Debate on next President
With the race to become the first citizen of India around the corner, the question boggling many, today is whether a non-political person would be suited to occupy Rashtrapati Bhavan or not. The notion of a republic is not new to India, for it was during the era of the Vedic civilization that the notions of the “Raja and Praja” and “Sabha and Samiti” emanated and therefore the attributes which would serve as pre-requisites for taking up the post of such eminence, owe their origin to this period.
The two, most important complexions of a king were dexterity and integrity according to the Arthashastra. India might have come a long way from ephemeral stints of democracies during the Vedic period to a mature and resolute one in the 21st century, but the notions of dexterity and integrity have not changed and will never change.
It has been the case in history many times over that on one hand the best heads of states have had nothing to do with politics and on the other hand it has been similar men who have proven to be the greatest weeds of administration. Therefore, there can never be a ‘know-all’ panacea to decipher who could be a potentially good President. To start with, Nehru once remarked that “He who has some standing and who has the ability to command respect of his own people and the people of the world, should be made President”. What is to be understood is that India which opted for parliamentary democracy as against presidential democracy with a view to give more representation to the diverse ideologies of the land, attached the position of a nominal head to that of the President. It has never been seen as a ‘non-political’ position, however it is imperative for the person at the helm of it to transcend all his political affinities and obliterate his personal interests. One of the most ignominious instances of the desecration of the sanctity of this office was Fakhruddin Ali Ahmed, a Cambridge graduate, signing the draconian declaration of emergency back in 1975, rather than exercising any other option, even if it meant his resignation as President. A tenacious character is needed as a President and not a florid Cambridge degree.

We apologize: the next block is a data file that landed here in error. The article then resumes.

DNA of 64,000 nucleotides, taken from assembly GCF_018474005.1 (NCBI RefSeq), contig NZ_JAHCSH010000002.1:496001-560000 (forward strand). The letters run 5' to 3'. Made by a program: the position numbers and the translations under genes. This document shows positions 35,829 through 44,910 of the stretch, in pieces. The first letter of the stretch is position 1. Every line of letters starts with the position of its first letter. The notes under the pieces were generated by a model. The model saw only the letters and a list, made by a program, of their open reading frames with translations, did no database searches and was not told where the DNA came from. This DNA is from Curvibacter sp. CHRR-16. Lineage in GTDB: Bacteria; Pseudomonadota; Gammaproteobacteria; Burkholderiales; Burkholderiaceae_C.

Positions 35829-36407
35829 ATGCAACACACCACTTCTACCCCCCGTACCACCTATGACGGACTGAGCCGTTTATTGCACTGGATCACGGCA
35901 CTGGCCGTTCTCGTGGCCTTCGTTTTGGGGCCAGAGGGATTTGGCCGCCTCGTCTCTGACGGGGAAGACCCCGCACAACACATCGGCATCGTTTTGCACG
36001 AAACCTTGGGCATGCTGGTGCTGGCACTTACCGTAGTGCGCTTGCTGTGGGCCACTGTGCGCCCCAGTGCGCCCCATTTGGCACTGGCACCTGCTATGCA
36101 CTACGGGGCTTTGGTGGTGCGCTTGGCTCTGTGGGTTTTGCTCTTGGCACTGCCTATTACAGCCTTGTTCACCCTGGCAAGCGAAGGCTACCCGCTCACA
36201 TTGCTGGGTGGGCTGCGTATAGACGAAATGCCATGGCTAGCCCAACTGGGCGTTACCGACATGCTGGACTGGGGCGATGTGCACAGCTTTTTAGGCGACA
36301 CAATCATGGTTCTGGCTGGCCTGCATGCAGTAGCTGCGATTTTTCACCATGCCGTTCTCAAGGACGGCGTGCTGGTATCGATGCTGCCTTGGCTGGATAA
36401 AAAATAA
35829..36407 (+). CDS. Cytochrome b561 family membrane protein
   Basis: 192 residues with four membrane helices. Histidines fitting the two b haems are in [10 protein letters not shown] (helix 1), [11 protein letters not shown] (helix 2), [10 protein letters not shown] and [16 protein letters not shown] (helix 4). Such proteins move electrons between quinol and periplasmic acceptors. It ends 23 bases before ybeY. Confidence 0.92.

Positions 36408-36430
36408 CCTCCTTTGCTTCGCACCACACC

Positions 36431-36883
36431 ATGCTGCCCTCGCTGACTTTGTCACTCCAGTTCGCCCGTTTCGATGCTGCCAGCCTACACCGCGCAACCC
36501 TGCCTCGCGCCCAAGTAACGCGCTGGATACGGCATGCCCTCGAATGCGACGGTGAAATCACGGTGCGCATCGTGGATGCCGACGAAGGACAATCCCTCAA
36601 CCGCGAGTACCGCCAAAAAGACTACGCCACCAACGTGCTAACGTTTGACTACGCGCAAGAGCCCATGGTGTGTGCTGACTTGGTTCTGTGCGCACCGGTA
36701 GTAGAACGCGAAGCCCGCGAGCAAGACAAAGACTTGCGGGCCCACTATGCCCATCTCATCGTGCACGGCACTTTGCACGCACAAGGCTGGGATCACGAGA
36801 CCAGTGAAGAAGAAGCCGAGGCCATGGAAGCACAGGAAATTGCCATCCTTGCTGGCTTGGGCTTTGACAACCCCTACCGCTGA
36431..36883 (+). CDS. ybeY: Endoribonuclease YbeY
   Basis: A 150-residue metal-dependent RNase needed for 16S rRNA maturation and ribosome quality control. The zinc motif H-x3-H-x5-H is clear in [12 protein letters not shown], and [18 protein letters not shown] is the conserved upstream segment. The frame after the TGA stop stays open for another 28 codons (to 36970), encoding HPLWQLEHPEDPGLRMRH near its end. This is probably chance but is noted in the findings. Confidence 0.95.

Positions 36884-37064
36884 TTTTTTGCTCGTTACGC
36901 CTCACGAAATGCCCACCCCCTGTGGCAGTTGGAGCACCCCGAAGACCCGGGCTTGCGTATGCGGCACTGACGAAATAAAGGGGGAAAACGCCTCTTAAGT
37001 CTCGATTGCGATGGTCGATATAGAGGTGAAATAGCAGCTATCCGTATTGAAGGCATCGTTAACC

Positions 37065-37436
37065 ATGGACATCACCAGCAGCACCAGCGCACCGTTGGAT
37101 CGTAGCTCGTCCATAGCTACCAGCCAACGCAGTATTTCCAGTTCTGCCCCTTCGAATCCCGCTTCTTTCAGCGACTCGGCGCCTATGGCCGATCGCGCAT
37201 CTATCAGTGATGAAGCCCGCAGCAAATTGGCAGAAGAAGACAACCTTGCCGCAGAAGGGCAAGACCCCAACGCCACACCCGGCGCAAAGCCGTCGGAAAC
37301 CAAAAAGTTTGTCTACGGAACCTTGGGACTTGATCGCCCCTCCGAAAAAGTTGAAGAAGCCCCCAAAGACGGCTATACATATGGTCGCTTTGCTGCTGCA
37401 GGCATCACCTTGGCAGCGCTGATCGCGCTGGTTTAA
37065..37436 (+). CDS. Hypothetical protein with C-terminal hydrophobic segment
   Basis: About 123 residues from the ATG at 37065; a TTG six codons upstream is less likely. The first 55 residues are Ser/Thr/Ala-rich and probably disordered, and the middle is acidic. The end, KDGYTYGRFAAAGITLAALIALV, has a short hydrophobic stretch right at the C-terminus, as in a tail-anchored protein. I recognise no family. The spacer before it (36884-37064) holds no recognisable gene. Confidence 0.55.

Contrary to the present era coalition politics, Presidents were chosen by the party in power because they had the numbers both at the centre and the states. The Presidents of the erstwhile era were plagued with a servile syndrome of sorts, best encapsulated by Giani Zail Singh who as a sitting president went on to say that he would even mop the floor if Mrs. Indira Gandhi told him to do so! History is testament to the fact that the prudence of the President, when eclipsed by the Trojan authority of the sitting government, to facilitate the government to accomplish its vested interests, has always produced the most corrosive of results.
But on the flipside, there have been reservations to these aberrations too. The most befitting example of this reservation is Dr. APJ Abdul Kalam, who did not only cuff himself free from poverty to become one of the best known nuclear scientists of India, but also epitomised the principles of secularism and integrity and in spite of being non-political, knew exactly when he had to employ his political acumen by allowing Manmohan Singh to become the Prime Minister and not Sonia Gandhi. Dr Kalam is in the league of people like Dr Radhakrishnan, Dr Zakir Hussain and Dr Rajendra Prasad who are arguably among the best Presidents this country has ever had. But in spite of these similarities, these instances bring forth a contradiction too. The paradox being that they were all political workers and yet did not play politics with the Constitution, governance or administration.
Coming back to today’s politics, we have a person who may have defied male paramountcy at the Rashtrapati Bhavan, but who along with her family has been known for her notoriety in land allotment scams and other controversies. The issue now boils down to the character of a President. Therefore a President should have such a disposition that even the worst of the worst while vilifying him, should know that their attempt will end in futility. Even though the position of a President is that of a ceremonial head, he needs the ability to shoulder the weight of the office without playing into the hands of partisan politics and remember at the end of the day that he is the President of India and not of a political party that may have nominated him or her. His political or non political status should be the least of our worries for what we need is a President with a impeccable discretion, impregnable character and indomitable spirit!